Expanding education

ROSES & THORNS - Alejandro R. Roces -

In this space, we have touted education as a source of nation building and development for a long time. What we need to make sure is that our education system is producing students who can contribute, not only to national well being and development, but personal well being. There needs to be added emphasis in the social sciences as well as science and technology.

Graduates of science, technology, engineering and mathematics (STEM) provide a workforce necessary for developing industry. They provide the necessary human capital for innovation. At the moment, one statistic that we saw says that only two out of every one hundred Philippine college graduates has a degree in a science or mathematics related field. There is only one school we know of that is encouraging students to enter these fields. Without them, we will not have the sufficient human capital to become competitive on a global scale. It is not only increasing the quantity and quality of STEM graduates, but ensuring that all students have a fundamental grounding in science and mathematics.

Social studies can be used as the entry point for the sciences, as well as a vehicle for promoting critical thinking, analysis and multi-disciplinary thought. Properly presented social sciences acts as the bridge between what is learned in the classroom and its application in real world situations. The teaching of liberal arts, coupled with an improved understanding of science and mathematics helps prepare students to engage the modern world on an equal footing.

The UNESCO Philippines puts the importance of social sciences as: “Scientific support for civics and social studies recommends that formal learning strengthen its programs to train youth and teachers in the use of critical reasoning…Currently, the exact, natural and physical sciences are acknowledged in basic education but not the social and human sciences. Adding the scientific viewpoint to studying and creating society would enrich Social Studies and its civic functions while assuring generational abilities in critical and creative thinking toward career mastery and social reform.” At the moment, we are not preparing our students to take their place in global society. Instead, we are creating a labor force and limiting their opportunities. Social Studies and science and mathematics are not exclusive, properly harmonized they are building blocks.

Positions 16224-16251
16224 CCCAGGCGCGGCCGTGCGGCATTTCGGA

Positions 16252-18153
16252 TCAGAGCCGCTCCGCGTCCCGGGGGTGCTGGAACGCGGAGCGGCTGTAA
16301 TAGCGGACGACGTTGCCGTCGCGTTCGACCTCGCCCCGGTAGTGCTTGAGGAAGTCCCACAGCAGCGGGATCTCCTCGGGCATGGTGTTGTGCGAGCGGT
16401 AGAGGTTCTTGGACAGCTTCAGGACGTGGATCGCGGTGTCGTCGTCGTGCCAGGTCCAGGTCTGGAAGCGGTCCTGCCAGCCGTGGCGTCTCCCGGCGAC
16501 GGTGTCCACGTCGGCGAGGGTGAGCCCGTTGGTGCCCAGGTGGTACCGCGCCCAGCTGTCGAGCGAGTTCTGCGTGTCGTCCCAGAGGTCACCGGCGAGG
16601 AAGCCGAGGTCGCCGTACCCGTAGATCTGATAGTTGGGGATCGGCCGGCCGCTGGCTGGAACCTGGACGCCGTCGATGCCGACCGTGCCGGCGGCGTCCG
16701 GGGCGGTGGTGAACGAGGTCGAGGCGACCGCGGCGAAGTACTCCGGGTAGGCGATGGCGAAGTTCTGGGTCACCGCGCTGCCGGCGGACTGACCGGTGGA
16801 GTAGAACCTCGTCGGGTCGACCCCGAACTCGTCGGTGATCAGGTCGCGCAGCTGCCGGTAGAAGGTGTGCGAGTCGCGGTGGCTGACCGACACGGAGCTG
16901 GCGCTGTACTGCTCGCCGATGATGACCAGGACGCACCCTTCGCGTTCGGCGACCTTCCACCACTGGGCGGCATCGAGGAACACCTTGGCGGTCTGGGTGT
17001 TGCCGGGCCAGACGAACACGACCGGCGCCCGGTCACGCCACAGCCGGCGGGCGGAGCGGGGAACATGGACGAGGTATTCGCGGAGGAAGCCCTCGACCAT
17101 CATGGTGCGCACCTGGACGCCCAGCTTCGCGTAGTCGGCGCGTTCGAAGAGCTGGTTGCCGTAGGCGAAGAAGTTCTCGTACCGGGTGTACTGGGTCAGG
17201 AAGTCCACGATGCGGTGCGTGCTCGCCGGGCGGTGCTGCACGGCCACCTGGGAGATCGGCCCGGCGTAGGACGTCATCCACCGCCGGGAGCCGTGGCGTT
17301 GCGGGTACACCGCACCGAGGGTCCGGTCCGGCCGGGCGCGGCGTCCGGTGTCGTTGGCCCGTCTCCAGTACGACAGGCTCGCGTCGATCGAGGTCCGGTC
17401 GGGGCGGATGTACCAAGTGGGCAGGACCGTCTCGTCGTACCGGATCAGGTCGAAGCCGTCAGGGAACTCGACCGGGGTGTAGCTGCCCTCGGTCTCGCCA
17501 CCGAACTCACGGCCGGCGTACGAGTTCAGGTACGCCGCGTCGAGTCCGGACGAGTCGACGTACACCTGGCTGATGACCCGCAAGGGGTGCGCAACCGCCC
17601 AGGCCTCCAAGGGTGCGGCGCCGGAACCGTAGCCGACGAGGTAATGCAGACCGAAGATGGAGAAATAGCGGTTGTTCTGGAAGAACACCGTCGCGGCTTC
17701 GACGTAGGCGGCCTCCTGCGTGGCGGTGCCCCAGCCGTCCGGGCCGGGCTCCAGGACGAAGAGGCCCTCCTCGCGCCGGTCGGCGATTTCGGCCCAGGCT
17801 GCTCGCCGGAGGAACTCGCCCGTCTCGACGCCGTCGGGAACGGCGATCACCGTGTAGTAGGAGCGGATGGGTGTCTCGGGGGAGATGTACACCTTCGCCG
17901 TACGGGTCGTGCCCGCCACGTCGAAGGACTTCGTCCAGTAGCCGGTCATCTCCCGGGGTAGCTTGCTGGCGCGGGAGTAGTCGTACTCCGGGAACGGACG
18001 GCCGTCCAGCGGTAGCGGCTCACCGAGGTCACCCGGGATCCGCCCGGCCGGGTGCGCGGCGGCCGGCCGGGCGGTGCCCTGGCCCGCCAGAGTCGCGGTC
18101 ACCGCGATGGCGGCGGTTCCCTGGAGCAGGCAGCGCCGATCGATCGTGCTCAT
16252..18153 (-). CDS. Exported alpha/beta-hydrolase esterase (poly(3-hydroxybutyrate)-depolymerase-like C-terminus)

The Philippine primary school enrolment rates and retention are poor relative to our economic standing as a country. According to the UN Education For All (EFA) 2009 Report: “In the Philippines, marginalization is strongly associated with poverty and location, with the Autonomous Region in Muslim Mindanao and some outlying islands falling far behind.” Marginalization refers to poverty and its attendant iniquities. An improvement in peace and order situation would improve enrolment rates in certain areas, as well as providing economic incentives. As the EFA Report exhorts, more funding (properly deployed) must be allocated to ensuring that the marginalized Filipinos have access to quality education. Programs like conditional cash transfers linked to education should be pursued.

Any move must also start with our teachers. Teachers are the most important resource in providing our students a quality education. This means they must be provided with the proper training, tools and resources to properly do their jobs. It has been brought up before, but training and recruitment programs (along with an increase in basic compensation) must be implemented.

Policy shifts like moving to a twelve-year education cycle, introducing social studies for civic and citizenship development and improving science and mathematics go to improving the quality of education. Textbooks, which we understand from recent reports remain riddled with errors, must be improved. Infrastructure and basic supplies have to be built and acquired. System loss to inefficiency and corruption must be eliminated. While the problems facing education are multi-faceted, properly targeted programs and increased spending can pay immediate dividends. Education is in need of reform. It is the future of the country at stake.

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